Give, Pray, Tell: Kelowna Dentists’ Project 7 Helps Haiti’s Children Create a Future

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A look at the new movement to build a self-sustaining village for orphans, fronted by Okanagan Smiles Kelowna Dentistry owner, Jonathan Visscher.

The new drip irrigation system developed by Brad Proud and Chuck Weinknecht, for the agriculture of Project 7 Children's Village.

The new drip irrigation system developed by Brad Proud and Chuck Weinknecht, for the agriculture of Project 7 Children's Village.

This is sustainable and it’s really helping the country because these kids will have the skills and the family support to go on and have healthy families of their own.

When Kelowna dentist Jonathan Visscher first visited Haiti in 2009, months before the earthquake, he arrived hoping to brighten a few smiles. Four years later, Visscher is leading a project that will give dozens of Haitian orphans a reason to smile for years to come.

Visscher, the founding director of the Canadian branch of New Reality International (NRI), went to Haiti’s Trou du Nord last January. This trip was launched after hearing about seven poor Haitian neighbours who were taking turns weekly feeding 24 orphans and their quest to find a permanent, sustainable solution for housing and food.

“We saw this as an opportunity to help these kids by giving them not just a roof and food, but family, skills and support that will make a real, lasting difference in the community,” says Visscher, a partner at the Kelowna dental clinic Okanagan Smiles.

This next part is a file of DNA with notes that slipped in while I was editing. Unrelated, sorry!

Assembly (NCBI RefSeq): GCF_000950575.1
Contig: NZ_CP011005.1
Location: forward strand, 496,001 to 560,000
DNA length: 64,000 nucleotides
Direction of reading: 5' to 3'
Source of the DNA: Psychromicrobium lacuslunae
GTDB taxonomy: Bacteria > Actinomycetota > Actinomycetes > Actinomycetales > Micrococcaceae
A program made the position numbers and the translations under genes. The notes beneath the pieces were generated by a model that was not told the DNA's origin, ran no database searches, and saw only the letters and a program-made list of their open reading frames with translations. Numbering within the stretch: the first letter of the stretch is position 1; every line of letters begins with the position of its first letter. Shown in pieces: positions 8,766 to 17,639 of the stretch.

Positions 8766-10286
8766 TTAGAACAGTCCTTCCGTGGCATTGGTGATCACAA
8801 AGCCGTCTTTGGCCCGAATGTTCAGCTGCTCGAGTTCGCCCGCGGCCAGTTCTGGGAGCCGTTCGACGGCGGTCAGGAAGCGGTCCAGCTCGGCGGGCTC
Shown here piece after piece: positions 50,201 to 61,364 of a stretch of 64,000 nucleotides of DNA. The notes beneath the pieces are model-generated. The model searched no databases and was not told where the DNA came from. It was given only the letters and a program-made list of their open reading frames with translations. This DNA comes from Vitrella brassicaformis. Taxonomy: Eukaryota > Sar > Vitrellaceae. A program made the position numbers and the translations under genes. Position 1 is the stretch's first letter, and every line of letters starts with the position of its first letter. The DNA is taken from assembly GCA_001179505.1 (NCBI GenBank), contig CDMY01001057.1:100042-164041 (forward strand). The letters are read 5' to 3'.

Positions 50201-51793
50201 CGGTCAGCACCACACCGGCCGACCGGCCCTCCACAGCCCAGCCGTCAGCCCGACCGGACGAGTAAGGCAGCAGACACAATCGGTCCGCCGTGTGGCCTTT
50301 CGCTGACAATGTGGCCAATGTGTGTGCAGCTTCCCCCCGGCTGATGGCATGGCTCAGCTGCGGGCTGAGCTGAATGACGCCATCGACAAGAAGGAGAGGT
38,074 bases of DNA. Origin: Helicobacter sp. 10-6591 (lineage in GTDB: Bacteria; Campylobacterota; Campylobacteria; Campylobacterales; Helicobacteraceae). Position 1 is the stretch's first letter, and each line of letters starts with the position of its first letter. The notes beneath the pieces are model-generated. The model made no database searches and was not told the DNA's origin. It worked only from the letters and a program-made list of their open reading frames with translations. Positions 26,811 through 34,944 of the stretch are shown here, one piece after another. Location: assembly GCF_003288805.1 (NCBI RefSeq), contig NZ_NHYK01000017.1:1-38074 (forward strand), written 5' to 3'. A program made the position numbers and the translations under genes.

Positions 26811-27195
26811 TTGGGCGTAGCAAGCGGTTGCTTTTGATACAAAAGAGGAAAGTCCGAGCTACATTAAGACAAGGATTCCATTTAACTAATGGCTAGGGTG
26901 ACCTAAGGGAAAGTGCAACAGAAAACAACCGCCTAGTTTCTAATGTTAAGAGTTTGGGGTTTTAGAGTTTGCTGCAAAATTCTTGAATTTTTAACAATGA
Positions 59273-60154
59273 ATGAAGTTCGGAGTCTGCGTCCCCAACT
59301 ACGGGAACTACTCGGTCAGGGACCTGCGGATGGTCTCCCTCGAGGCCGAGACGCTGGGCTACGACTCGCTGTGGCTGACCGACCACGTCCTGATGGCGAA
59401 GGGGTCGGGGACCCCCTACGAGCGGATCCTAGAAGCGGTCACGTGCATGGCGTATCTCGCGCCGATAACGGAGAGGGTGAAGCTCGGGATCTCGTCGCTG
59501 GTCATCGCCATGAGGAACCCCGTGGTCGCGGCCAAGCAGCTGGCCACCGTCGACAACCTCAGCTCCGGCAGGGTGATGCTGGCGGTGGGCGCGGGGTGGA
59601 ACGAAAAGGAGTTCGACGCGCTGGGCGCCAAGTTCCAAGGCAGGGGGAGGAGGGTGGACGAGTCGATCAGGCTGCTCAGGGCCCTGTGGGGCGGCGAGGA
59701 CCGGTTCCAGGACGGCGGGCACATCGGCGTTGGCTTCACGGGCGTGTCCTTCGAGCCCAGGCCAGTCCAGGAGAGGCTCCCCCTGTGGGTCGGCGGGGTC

That trip was the beginning of Project 7 Children’s Village, an initiative that will give beds and a future to over 100 orphaned, abandoned, abused, at-risk, and restavek (child slaves) children. Right now Project 7 is building its first two solar-powered homes, where groups of eight children will live with surrogate parents. In addition to the homes, the acreage has a solar-powered well and water purification system, hundreds of fruit trees and chickens which they may use for food or to sell. There will also be a chapel, a medical clinic, and a vocational centre where children can learn welding, mechanics, carpentry, music, and sewing.

“This is sustainable and it’s really helping the country because these kids will have the skills and the family support to go on and have healthy families of their own,” says Visscher. “This is teaching them to feed themselves.”

NRI is seeking donations for the Project 7 village, which is already in the construction phase for building the first home, with the second slated to open in November.

“There are still another 80 kids in town, just sleeping on the streets, who are waiting to come in, so we’re just going to continue building as the money comes in.”

Project 7 aims to make a big difference with a few small acts from a lot of people. Project 7 asks people to 1) pray seven times a week for the village’s children, 2) give a minimum of $7 a week to the construction of the village, and 3) tell seven friends about Project 7.

For more information about Project 7 or to make a donation, visit New Reality International Project 7.

Dr. Jonathan Visscher
Partner, Okanagan Smiles
hello[at]okanagansmiles[dot]com
http://www.okanagansmiles.com
1-250-763-3338

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